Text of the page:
I think particularly we should be cautious about the beginning of time and the end. In the first, no one was there, so we need to rely on what God says, and in the latter, it hasn’t happened yet, so we need to rely on what God says. But is He speaking literally or metaphorically or a little of both? Of course, some things are clear because the Bible interprets the Bible. Hence, when Jesus and Paul and the writer to the Hebrews refer to Adam and Eve or Jonah or Abraham or David, it’s clear they understood those Old Testament people to be historical individuals that did the things recorded about them in Scripture.

And still, I suspect one day Peter and the gang will have a full belly laugh at a good many of us for getting it wrong. Not as easy as you thought, I can hear them say, figuring out when Jesus was painting pictures and when He was telling it straight.

The body of this post first appeared here in an article with this same title in June 2011)

Published in: on July 16, 2015 at 6:38 pm  Comments Off on Misunderstanding Jesus  
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Jesus, The Storyteller


The Jesus Storybook Bible coverIn the last couple years I’ve been noticing how Jesus not only told parables to make some of His points when He was teaching, but He also answered questions from others by telling stories.

Luke contains a few examples of this:

And Jesus answered him, “Simon, I have something to say to you.” And he replied, “Say it, Teacher.” (7:40 ff)

To which Jesus responded with a story.

But wishing to justify himself, [the lawyer] said to Jesus, “And who is my neighbor?”

Jesus replied and said, “A man was going down from Jerusalem to Jericho . . . (10:29-30a)

This is the opening, of course, to the story we know as The Good Samaritan.

One of His disciples said to Him, “Lord, teach us to pray just as John also taught his disciples.”

After Jesus gave them an example of prayer (which we call the Lord’s Prayer), he proceeded to tell a story to illustrate a particular aspect of prayer:

Then He said to them, “Suppose one of you has a friend, and goes to him at midnight and says to him, ‘Friend, lend me three loaves . . . (11:5)

Sometimes the story came after instruction. In this next example, a man asked Jesus to do something for him.

Someone in the crowd said to Him, “Teacher, tell my brother to divide the family inheritance with me.”

Jesus responded with an admonition against greed, then he told a story to illustrate his point.

And He told them a parable, saying, “The land of a rich man was very productive. . . (12:16)

Jesus used this same method of teaching with His disciples:

Peter said, “Lord, are You addressing this parable to us, or to everyone else as well?” And the Lord said, “Who then is the faithful and sensible steward, whom his master will put in charge of his servants, to give them their rations at the proper time? (12:41-42)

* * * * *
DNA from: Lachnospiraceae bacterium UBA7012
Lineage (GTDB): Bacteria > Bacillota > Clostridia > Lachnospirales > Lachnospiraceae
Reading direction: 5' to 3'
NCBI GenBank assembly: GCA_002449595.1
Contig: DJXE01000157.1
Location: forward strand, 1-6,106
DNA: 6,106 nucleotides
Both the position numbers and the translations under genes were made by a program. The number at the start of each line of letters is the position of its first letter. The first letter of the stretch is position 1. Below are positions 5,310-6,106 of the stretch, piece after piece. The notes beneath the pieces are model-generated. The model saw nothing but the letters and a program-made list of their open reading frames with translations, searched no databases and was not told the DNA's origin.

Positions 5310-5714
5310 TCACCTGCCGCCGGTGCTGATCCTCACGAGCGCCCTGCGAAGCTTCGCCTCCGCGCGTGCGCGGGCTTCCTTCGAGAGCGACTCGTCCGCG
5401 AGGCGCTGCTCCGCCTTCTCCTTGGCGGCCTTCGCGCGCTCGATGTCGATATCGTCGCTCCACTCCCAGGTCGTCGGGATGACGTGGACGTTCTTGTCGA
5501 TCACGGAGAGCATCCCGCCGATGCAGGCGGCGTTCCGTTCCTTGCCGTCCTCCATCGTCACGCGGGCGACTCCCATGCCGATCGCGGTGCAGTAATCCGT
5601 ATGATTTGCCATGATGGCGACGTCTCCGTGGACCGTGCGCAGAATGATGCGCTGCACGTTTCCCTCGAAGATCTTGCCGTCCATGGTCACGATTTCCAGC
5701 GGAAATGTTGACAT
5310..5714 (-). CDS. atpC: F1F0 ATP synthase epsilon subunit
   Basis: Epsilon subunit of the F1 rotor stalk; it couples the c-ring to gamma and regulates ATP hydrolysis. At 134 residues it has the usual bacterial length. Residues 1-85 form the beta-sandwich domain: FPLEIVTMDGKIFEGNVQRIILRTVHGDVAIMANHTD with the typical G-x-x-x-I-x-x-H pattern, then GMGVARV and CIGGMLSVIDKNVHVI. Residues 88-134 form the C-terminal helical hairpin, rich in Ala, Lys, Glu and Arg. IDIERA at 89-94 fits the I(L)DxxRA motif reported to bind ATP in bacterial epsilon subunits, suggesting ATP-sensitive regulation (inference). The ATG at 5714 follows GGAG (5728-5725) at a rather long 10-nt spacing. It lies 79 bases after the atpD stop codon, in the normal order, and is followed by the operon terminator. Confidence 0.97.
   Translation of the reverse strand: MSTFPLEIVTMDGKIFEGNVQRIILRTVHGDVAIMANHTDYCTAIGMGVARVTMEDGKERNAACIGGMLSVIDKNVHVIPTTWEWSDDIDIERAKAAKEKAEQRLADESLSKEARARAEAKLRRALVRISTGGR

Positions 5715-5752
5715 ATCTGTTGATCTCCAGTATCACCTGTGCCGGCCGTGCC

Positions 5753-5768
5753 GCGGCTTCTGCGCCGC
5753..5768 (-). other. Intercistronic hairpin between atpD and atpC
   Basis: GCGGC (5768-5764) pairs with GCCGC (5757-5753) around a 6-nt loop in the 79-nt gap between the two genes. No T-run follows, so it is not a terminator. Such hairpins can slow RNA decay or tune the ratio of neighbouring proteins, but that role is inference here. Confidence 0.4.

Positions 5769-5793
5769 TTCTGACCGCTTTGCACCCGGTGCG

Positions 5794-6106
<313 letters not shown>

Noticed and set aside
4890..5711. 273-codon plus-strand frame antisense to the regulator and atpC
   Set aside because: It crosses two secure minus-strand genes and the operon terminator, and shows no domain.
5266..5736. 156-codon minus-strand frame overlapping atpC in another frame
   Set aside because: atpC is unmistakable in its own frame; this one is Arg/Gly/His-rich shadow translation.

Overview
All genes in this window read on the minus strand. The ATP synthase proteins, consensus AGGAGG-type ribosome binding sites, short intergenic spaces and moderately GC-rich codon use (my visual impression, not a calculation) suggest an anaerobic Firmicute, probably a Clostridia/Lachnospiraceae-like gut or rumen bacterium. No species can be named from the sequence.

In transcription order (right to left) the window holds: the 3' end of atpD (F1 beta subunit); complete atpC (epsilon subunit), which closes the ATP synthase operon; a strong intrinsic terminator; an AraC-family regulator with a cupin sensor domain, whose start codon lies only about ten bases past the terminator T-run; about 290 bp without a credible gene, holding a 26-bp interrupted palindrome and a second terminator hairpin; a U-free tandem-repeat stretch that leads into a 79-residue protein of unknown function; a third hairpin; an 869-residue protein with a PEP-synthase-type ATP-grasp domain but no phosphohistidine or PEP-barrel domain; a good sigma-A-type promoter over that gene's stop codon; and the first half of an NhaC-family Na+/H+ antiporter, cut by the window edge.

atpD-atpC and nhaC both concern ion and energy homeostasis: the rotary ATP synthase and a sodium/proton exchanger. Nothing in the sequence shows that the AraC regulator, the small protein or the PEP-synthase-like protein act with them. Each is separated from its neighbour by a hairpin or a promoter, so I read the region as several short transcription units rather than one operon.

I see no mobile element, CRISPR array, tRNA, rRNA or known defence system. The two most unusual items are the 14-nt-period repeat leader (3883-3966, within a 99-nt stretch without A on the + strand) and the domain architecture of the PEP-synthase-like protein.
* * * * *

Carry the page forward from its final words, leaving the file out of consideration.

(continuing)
Again, as part of a discussion about repentance, Jesus turned to a parable:

“I tell you, no, but unless you repent, you will all likewise perish.” And He began telling this parable: “A man had a fig tree. . . (13:5-6a)

I could go on, but I think the point is clear: Jesus valued stories as a teaching tool.

One aspect of postmodern culture, which heavily influences society today, is an affinity for stories. How perfect, then, to bring friends and neighbors to the Bible.

Too many people think the Bible is a bunch of rules. Little do they realize how many stories there are, and none more pertinent than the ones Jesus told.

Interestingly, He also spoke in analogies. He referred to Himself as water and bread, a shepherd and a door. He called the Pharisees whitewashed sepulchers and a brood of vipers. He explained His ministry by comparing the people He came to save to a lost coin, a lost sheep, a wayward son.

Stories, analogies. His audience didn’t always track with Him. His disciples didn’t always get what He was saying. Sometimes they thought He was speaking metaphorically when He was being literal—like the times He told them He would die and rise again in three days.

Still, I think Jesus’s methods of teaching show a couple things: He wanted people to reason some things out for themselves and He understood the power of showing, not just telling.

Maybe He also just liked telling stories. He’s a creative God, after all. Maybe telling stories satisfied His creative urge during those ministry years. Or maybe He enjoyed feeding the people’s hearts as much as their heads and their bodies. After all, He’s also a kind and generous God, ready to give what we need.

And apparently, one of the things we need is stories.

Published in: on May 23, 2014 at 6:13 pm  Comments Off on Jesus, The Storyteller